"I love those who can smile in trouble, who can gather strength from distress, and grow brave by reflection. 'Tis the business of little minds to shrink, but they whose heart is firm, and whose conscience approves their conduct, will pursue their principles unto death."

– Leonardo da Vinci

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"It is a strange life we lead, brother," Ezio murmured beside him on the bench. Leonardo could not help but notice the way his eyes sought out the stars so intently, as though looking for something in particular amongst all those far-burning entities.

"What do you mean, Ezio?"

It was the simplest of so many questions he wanted to ask his friend. What do you mean by looking at the sky that way? What do you mean by disappearing for so long that I thought you dead? What do you mean by bearing this weight that leadens your limbs and makes you walk like you are so much older? What do you mean when you tilt your head this way at me, smiling that non-smile?

"I remember –" Ezio began, then shied away from his own words, a frown settling onto his face. "Nevermind. It is nothing, amico mio."

"There is no such thing as nothing," Leonardo replied. "What do you remember?"

A long silence, and Leonardo let it rest there, let Ezio find his words.

Leonardo remembered, too. A boy of seventeen standing on his doorstep, impetuous and fierce and angry, so very angry…but frightened, too. A cornered animal baring his newfound set of fangs at the world.

Leonardo had borne witness to the dangerous boy becoming a dangerous man, still bearing the daggers he had in lieu of teeth. But he was not afraid anymore, and not so angry either — no longer a cornered beast but a refined hunter. His executions had become elegant, his mind divested of the blind vengeance that had plagued it for so long. Before Leonardo's eyes the raw grief of the boy had slowly ebbed and been replaced by something difficult to name.

Everything, now, was difficult. Roma was so big, so twisted in every sense of the word, and yet sometimes he thought he even understood Roma better than he understood this new Ezio.

What do you mean, Ezio?

"I was remembering my brother," Ezio said suddenly, drawing Leonardo out of what felt like a millennium's worth of musing.

"Petruccio?" Leonardo guessed. He had spoken of Petruccio before, though only in his sleep, while Leonardo had been working on a codex page. And the name had sounded so broken from his lips then, shattered stone that must have stung and scraped and bled him from the inside… at the time Leonardo had thought it better not to ask.

"Federico," Ezio replied. His voice was tight, his eyes downcast, as though he had had quite enough of stars. "He was the eldest of all of us. We used to run across the rooftops of Firenze, thinking no guard was quick enough to catch us."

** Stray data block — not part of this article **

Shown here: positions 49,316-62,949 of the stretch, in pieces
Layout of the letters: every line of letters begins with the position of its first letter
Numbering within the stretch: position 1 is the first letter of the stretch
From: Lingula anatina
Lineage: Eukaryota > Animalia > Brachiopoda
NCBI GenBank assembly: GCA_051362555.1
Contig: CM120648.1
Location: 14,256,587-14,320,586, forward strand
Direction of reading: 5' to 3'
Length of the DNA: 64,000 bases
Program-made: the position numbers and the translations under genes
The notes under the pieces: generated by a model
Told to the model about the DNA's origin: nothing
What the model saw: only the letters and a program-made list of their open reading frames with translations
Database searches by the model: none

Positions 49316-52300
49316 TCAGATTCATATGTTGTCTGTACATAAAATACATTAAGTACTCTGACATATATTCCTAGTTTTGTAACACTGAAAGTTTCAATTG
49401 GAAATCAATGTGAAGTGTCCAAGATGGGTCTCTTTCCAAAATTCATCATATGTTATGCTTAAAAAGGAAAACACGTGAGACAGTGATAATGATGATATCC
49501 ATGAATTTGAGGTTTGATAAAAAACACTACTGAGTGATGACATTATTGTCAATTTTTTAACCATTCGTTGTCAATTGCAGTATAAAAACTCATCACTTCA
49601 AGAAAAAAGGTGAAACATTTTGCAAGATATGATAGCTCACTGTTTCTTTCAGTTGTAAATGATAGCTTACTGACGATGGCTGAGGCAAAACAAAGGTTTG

"And was that true?"

Ezio's smile was genuine now, though his eyes remained on the ground. "No. We fought our way home plenty of times."

Leonardo laughed at the matter-of-fact admission, and when Ezio looked up at him there was the unmistakably bright but brief flicker of Ezio-before-Roma. Before the attack on the villa. Before he had lost Mario and the Apple and his hope for peace in one fell swoop, as if he had not lost enough already to make him a man only half-alive.

"What brought these thoughts of your brother?" Leonardo asked, trying to banish his own miserable thoughts from his mind, because they made him sick and sad. There were too many worries on his mind these days without trying to take on the vast sorrows of Ezio Auditore.

Ezio went silent again, but this time for not nearly as long. "He once told me almost the same words I just told you."

"Which would be?"

"'It is a good life we lead, brother.'" Ezio's expression was more tired than bitter, his voice heavy with irony. There was a pause.

"How things change," Leonardo said quietly, wary of treading on this ground, this grief, that Ezio had guarded so closely for so many years.

"And how they change us," Ezio replied, his eyes hungrily seeking stars again. Leonardo didn't blame him. Here was a man who lived the majority of his life in the dark, hidden beneath hoods or catacombs – and even an assassin could only last so long in complete darkness.

"There are some ways you have not changed," Leonardo said at last.

Ezio glanced at him. "And what ways are these?"

"Well, more often than not, you still fight your way home." A weak joke, but Ezio laughed wearily.

"Si," he said. "That is true. And I am beginning to believe more and more that it always will be true."

"One day, Ezio," Leonardo said, then hesitated. What was he going to say? One day this will all be better. One day you will be at peace. One day the battles will be won for good, and you will sleep without crying out for your dead father and brothers and now uncle. All of those, lies. He could not predict Ezio's future. He could not bear to try.

Leonardo cleared his throat. "Perhaps one day," he amended, "when all of the fighting is over for good, you would like to take a walk with me?"

Ezio looked amused. "A walk?" He glanced around, seeing no guards, and waved a hand at the mostly-empty streets. "We could do that now, Leonardo."

"No, no, Ezio, a – a liberated walk. You will not use a hood, or thieves, or courtesans to shield you, you will not have to blend into crowds, you will not have to take to the rooftops. You will simply walk. Freely, without fear of being hunted."

Ezio studied him as though intrigued by such an idea, as though it were something he had never before considered. "You are a good friend, Leonardo," he said finally, and there was something odd about his voice.

Leonardo, smiling, inclined his head. "To a good man," he answered.

And that, at least, would not ever change.